The lateral motion of vehicle is a phenomenon in which the tire side-slip angles of front and rear wheels are generated by driver’s steer input, and each lateral force is produced proportional to the tire side-slip angle. If the lateral force is saturated and started to decrease in certain conditions, the vehicle might get into an unstable motion called spin, which is dangerous. The vehicle stability control system is an idea that can enhance the vehicle stability and handling in emergency situations through the control of the braking forces at the individual wheels.
In this study, we propose a systematic controller design scheme of the vehicle stability control system. Main objective of this research is to develop a control algorithm that can be used in real applications. We propose the hierarchically structured controller consisted of the direct yaw moment controller for the lateral motion of vehicle, the braking force distribution scheme, and the wheel slip controller for the generation of the braking forces at each wheel based on multiple sliding mode control theory. The proposed direct yaw controller generates the desired yaw moment, the braking force distribution scheme decides the braking wheel and the desired slip at each wheel, and the wheel slip controller manages the hydraulic braking system to generate the desired braking force at each wheel.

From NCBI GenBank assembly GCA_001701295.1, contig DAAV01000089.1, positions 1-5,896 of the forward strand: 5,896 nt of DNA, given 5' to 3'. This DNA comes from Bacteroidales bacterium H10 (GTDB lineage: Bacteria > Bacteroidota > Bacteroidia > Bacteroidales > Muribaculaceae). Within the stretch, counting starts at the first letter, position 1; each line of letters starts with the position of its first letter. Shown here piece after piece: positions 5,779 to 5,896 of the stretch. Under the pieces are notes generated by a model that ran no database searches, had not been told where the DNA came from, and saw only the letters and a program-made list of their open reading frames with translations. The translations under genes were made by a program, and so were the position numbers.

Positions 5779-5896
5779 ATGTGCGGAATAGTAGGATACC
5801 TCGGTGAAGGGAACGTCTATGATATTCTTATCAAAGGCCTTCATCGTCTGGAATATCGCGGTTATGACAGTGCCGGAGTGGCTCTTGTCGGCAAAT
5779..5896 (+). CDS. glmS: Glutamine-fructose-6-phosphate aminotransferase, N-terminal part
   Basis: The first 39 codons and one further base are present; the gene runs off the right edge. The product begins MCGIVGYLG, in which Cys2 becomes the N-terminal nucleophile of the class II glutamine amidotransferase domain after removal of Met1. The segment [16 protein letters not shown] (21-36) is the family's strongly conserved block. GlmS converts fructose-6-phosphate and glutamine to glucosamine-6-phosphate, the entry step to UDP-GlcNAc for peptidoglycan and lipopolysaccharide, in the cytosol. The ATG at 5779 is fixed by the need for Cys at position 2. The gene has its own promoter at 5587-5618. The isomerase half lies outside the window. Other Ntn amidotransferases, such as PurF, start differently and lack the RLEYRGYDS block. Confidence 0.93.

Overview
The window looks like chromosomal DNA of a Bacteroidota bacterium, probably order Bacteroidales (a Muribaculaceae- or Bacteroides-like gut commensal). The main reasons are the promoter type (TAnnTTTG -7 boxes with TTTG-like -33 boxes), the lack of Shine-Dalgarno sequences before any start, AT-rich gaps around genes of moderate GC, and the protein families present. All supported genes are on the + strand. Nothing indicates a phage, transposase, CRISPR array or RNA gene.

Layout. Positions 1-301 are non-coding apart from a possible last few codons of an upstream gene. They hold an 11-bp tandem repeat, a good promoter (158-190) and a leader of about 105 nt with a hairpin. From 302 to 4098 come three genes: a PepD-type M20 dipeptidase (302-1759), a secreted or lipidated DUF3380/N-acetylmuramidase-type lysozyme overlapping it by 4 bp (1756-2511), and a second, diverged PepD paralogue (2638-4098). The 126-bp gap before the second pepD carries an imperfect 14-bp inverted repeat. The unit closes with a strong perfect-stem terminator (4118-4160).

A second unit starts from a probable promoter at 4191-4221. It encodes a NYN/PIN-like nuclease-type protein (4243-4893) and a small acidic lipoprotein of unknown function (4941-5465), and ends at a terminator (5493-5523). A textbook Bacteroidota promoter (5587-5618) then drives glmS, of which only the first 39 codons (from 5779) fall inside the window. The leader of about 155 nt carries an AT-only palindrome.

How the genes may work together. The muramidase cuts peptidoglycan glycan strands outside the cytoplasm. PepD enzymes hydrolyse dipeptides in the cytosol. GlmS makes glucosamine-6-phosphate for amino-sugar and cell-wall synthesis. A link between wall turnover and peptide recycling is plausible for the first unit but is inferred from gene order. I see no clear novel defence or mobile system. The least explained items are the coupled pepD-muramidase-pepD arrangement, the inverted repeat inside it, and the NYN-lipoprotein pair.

The proposed direct yaw moment controller for the lateral motion brings the vehicle sideslip angle and the yaw rate close to the desired ones so that the vehicle dynamics becomes stable and the vehicle traces the desired course even in limit cornering. The braking force distribution shares the braking forces at each wheel based on the vehicle dynamics. A controller for the slip in each wheel follows the desired slip using the pulse width modulation so that the vehicle stability controller can intervene braking force at each wheel. To design the vehicle stability control system, we will analyze the multiple sliding mode controller, and propose the moving multiple sliding mode control methodology.
This control system requires the estimation of yaw rate, side slip angle, and road friction in order to control braking force at the individual wheels. The proposed observer consisted of the state observer for vehicle motion identification and the road condition estimator for the identification of the road friction coefficient. The state observer uses 2 degrees-of-freedom bicycle model with the Dugoff tire and estimates the system variables based on the Kalman filter. The road condition estimator uses the same vehicle model and identifies the tire-road friction based on the recursive least square method.
We show the validity and usefulness of the proposed controller scheme of both controller and observer under various road conditions through computer simulations of a fifteen degrees-of-freedom nonlinear vehicle model.